Is there a need for a female identity?

Some feminists may be driven by a desire to find a female identity, just like we were driven to find an Asian Jesus, a black Jesus, and a white Jesus. Sure some women who may have experienced abuse by men might find it more challenging to relate to God as “Father God”. As a result of abusive treatment by men, some women may find it difficult to think of God as a loving fatherly figure (such may be the opinion of some Christian psychotherapists). In such cases, they might find it easier to relate to a “gender neutral” God. I can see why the Roman Catholic Church has found “Mary, the mother of God” to be a useful feminine identity. Women who have been abused or those who have become resentful of men might find a feminine figure like Mary easier to identify with. However, I am not suggesting that we Protestants should begin saying “Hail Mary” like Roman Catholics. What I am saying is that those who need healing from past abuses might then be more readily able to identify God with gentler and softer characteristics. They still have the Holy Spirit to relate to as their “Comforter”. With the Holy Spirit’s comfort, guidance, inspiration, and etc., do we really need a feminine God? The Holy Spirit or Comforter has connotations of one who comforts. In the bible, God is said to act like a comforting mother (Isaiah 66:13); one who cries out like a woman in childbirth; one who acts like a mother eagle; and one who rages like a mother bear (Hosea 13:8). These are vivid imagery and can add meaning to how we think of God as one who comforts, cares, cries, and protects ones children. To say that God is a “mother bear” or a “mother eagle” would be incorrect. Likewise, to say that “God the Mother” is identical to saying “God the Father” is to be unscriptural and unorthodox; this is to speak on a completely different level. In the biblical text, no one has ever addressed God directly as a mother. This is why I suggest that our practice of addressing God as “Father God” is clearly orthodox, scriptural, and free from any ambiguous scribal errors.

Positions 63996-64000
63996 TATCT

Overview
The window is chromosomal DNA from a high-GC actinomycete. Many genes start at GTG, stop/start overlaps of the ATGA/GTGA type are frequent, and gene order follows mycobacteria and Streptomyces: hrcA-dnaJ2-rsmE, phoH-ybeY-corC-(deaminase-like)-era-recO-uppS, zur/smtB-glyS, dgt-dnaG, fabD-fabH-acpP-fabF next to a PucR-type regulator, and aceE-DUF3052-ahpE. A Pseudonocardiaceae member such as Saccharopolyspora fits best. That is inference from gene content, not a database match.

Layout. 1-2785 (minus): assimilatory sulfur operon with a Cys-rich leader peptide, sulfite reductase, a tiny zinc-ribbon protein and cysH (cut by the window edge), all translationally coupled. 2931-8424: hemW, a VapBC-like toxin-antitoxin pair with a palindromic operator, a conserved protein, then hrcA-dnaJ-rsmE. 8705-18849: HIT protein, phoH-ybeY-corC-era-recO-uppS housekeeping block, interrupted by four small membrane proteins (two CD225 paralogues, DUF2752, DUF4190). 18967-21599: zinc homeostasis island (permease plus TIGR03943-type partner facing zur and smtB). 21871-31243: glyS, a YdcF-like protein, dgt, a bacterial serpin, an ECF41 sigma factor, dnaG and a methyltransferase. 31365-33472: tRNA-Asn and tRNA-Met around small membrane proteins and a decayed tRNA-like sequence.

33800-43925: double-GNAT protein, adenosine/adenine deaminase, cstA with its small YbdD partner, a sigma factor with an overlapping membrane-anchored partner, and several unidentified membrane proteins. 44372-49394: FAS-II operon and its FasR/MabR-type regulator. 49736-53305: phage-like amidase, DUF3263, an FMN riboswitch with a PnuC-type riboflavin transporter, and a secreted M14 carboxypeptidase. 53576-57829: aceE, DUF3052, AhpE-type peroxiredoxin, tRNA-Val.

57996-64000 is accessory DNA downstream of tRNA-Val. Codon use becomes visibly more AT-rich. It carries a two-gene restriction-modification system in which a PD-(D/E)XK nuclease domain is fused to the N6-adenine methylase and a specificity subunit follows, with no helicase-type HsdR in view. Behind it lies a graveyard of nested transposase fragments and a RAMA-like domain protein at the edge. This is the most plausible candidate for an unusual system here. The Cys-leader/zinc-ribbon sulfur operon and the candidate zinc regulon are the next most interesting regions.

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Author: Kevin S.

A follower of Jesus, a husband and a father. Hobbies include biking, keeping fish if they don't die on me, blogging when I can, theologizing and ministry, and pondering about world affairs.

6 thoughts on “Is there a need for a female identity?”

  1. I’ve been waiting to see if you get a female response to this, Kevin.

    I can understand how somebody who has endured abuse can feel a need for feminine, or “softer and gentler” identity for God.

    But a person who has grown in the Lord will understand that God is not a human father, but a perfect heavenly Father, and we can’t equate what He is with what we are and what our fathers are/were.

    I used to know a woman who had been married four times and was abused by all four husbands, and she had a terrible time with the masculine ideas about God. I think she has gone back to the Catholic church where she can identify better with the “Holy Mother”.

    Some seem to need that. But doctrinally, we can’t go changing scripture. We can’t make God in our own image. He revealed Himself to us, and called Himself our Father.